Tricyclic antidepressants and serotonin reuptake inhibitors are considered to be equally effective, but differences may have been obscured by internally inconsistent measurement scales and inefficient statistical analyses.
To test the hypothesis that escitalopram and nortriptyline differ in their effects on observed mood, cognitive and neurovegetative symptoms of depression.
In a multicentre part-randomised open-label design (the Genome Based Therapeutic Drugs for Depression (GENDEP) study) 811 adults with moderate to severe unipolar depression were allocated to flexible dosage escitalopram or nortriptyline for 12 weeks. The weekly Montgomery–Åsberg Depression Rating Scale, Hamilton Rating Scale for Depression, and Beck Depression Inventory were scored both conventionally and in a more novel way according to dimensions of observed mood, cognitive symptoms and neurovegetative symptoms.
Mixed-effect linear regression showed no difference between escitalopram and nortriptyline on the three original scales, but symptom dimensions revealed drug-specific advantages. Observed mood and cognitive symptoms improved more with escitalopram than with nortriptyline. Neurovegetative symptoms improved more with nortriptyline than with escitalopram.
The three symptom dimensions provided sensitive descriptors of differential antidepressant response and enabled identification of drug-specific effects.
Less than 50% of people with depression respond to the first prescribed antidepressant, but the majority eventually respond to a different treatment.1,2 The rate and magnitude of response appear to be similar for tricyclic antidepressants and selective serotonin reuptake inhibitors (SSRIs).3–5 Psychiatrists are unable to predict which drug will work for whom and the choice of first and subsequent treatments has to progress by trial and error. The present study addresses two major methodological challenges that may have precluded identification of drug-specific effects in previous studies: symptomatic heterogeneity and statistical power.
Although depression is conceived as a single condition, its defining symptoms do not necessarily co-occur and individual symptoms may differ in their distribution across individuals and their response to treatments.6 This heterogeneity of depressive symptoms complicates exploration of drug effects. For example, the early improvement of sleep with tricyclic antidepressants may be unrelated to sustained response, but early improvement in anxiety precedes and predicts overall improvement.7 Such cross-sectional and longitudinal dissociations between symptom dimensions decrease the correlations between items of scales that combine mood, anxiety and sleep items in a single score, i.e. impair their internal consistency, to a degree where a summed test score is uninformative.8,9 We have sought to remediate this problem and, using categorical item factor analysis, we identified three dimensions of depressive symptoms with good psychometric properties: observed mood, cognitive and neurovegetative symptoms.10 The present study tests the hypothesis that escitalopram and nortriptyline differ in their effects on these dimensions.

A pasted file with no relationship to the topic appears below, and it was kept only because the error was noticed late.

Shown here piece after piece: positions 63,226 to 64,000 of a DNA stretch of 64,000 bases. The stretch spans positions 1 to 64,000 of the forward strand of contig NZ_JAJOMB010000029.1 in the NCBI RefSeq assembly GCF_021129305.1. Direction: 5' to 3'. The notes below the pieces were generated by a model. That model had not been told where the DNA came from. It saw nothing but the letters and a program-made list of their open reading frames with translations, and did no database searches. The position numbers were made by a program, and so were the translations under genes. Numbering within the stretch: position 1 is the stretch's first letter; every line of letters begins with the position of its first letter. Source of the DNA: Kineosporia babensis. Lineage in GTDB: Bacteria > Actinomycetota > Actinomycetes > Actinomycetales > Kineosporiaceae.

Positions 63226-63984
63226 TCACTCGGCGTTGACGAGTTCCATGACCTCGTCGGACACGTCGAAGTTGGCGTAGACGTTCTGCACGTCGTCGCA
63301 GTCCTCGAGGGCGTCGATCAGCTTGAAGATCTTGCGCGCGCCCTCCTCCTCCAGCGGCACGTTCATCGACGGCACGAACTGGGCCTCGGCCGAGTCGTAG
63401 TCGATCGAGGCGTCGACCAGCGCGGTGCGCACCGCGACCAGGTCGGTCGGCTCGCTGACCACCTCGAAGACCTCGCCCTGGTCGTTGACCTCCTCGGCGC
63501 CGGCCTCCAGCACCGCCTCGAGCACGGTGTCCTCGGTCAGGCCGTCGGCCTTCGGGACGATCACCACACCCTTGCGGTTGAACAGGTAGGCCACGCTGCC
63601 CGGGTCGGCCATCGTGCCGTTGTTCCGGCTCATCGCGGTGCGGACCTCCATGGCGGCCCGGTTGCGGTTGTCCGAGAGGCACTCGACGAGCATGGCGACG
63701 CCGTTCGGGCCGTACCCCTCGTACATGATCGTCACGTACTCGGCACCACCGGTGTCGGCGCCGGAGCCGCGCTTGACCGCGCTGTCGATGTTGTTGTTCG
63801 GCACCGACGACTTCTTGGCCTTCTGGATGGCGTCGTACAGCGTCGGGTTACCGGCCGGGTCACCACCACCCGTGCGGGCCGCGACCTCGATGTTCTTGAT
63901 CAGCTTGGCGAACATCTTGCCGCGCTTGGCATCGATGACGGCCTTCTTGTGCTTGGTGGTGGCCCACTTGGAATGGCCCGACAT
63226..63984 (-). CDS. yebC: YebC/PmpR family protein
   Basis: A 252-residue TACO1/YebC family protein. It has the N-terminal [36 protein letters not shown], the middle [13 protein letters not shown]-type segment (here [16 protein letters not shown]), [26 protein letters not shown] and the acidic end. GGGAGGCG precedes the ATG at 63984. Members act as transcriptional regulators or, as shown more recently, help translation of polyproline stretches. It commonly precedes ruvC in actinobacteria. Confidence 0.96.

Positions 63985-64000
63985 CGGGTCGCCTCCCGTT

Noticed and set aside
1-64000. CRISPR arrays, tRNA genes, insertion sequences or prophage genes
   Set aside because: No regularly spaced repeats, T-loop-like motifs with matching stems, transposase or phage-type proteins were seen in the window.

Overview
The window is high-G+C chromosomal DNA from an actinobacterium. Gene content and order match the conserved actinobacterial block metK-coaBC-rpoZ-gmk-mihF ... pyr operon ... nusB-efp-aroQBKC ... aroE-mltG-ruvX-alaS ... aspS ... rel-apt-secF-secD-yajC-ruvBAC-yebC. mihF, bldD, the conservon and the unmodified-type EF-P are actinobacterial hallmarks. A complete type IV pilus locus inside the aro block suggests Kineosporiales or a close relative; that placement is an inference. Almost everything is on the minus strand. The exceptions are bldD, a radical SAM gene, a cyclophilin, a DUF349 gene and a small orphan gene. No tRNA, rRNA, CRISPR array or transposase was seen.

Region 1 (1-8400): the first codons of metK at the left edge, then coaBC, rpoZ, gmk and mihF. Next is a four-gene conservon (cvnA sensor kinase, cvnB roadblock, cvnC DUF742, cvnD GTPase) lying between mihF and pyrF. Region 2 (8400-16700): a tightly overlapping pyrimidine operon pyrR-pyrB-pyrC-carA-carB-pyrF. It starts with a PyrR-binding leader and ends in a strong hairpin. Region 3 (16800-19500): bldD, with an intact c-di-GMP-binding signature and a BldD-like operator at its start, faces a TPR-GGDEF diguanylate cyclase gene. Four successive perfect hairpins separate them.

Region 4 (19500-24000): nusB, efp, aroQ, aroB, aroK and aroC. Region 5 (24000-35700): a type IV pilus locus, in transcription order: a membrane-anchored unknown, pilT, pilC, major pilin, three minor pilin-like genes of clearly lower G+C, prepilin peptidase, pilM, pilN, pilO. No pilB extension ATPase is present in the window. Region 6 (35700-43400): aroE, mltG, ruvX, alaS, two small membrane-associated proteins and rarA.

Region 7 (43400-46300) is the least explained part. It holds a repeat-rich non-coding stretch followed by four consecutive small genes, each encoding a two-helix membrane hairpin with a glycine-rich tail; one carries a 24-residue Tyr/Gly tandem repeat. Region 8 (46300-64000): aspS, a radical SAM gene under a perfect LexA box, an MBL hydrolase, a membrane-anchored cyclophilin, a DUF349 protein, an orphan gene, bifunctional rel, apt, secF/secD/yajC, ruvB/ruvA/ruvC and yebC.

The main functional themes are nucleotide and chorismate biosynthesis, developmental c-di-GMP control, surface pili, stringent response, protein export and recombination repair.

A second challenge concerns the effectiveness of statistical analysis. Most previous trials were powered to compare active medication with placebo, but differences between active antidepressants are likely to be smaller.11 To maximise the power for a specified sample size, it is essential that all information on outcome is used in the analysis. Many previous investigations used dichotomised outcomes (e.g. responder/non-responder). However, response to antidepressants is a matter of degree of change rather than a yes/no qualitative transformation, and dichotomising a continuous outcome is associated with a substantial loss of power.12,13 Furthermore, temporal characteristics of antidepressant response are lost in end-point analysis and the commonly used last observation carried forward procedure for missing data produces biased results.14–16 In the present report, we apply mixed-effect modelling that permits the use of data measured at multiple time points, and provides unbiased estimates in the presence of missing data.14,16,17 This approach also separates inter-individual variation in antidepressant response from measurement error and unmeasured centre differences. This partitioning allows estimation of the proportion of variance attributable to unmeasured individual-specific characteristics, including genes.
Genome Based Therapeutic Drugs for Depression (GENDEP) is a partially randomised multicentre clinical and pharmacogenetic study comparing two active antidepressants with contrasting modes of action. The study was undertaken in nine European clinical centres. GENDEP is registered at EudraCT2004-001723-38 (http://eudract.emea.europa.eu) and ISRCTN03693000 (www.controlled-trials.com).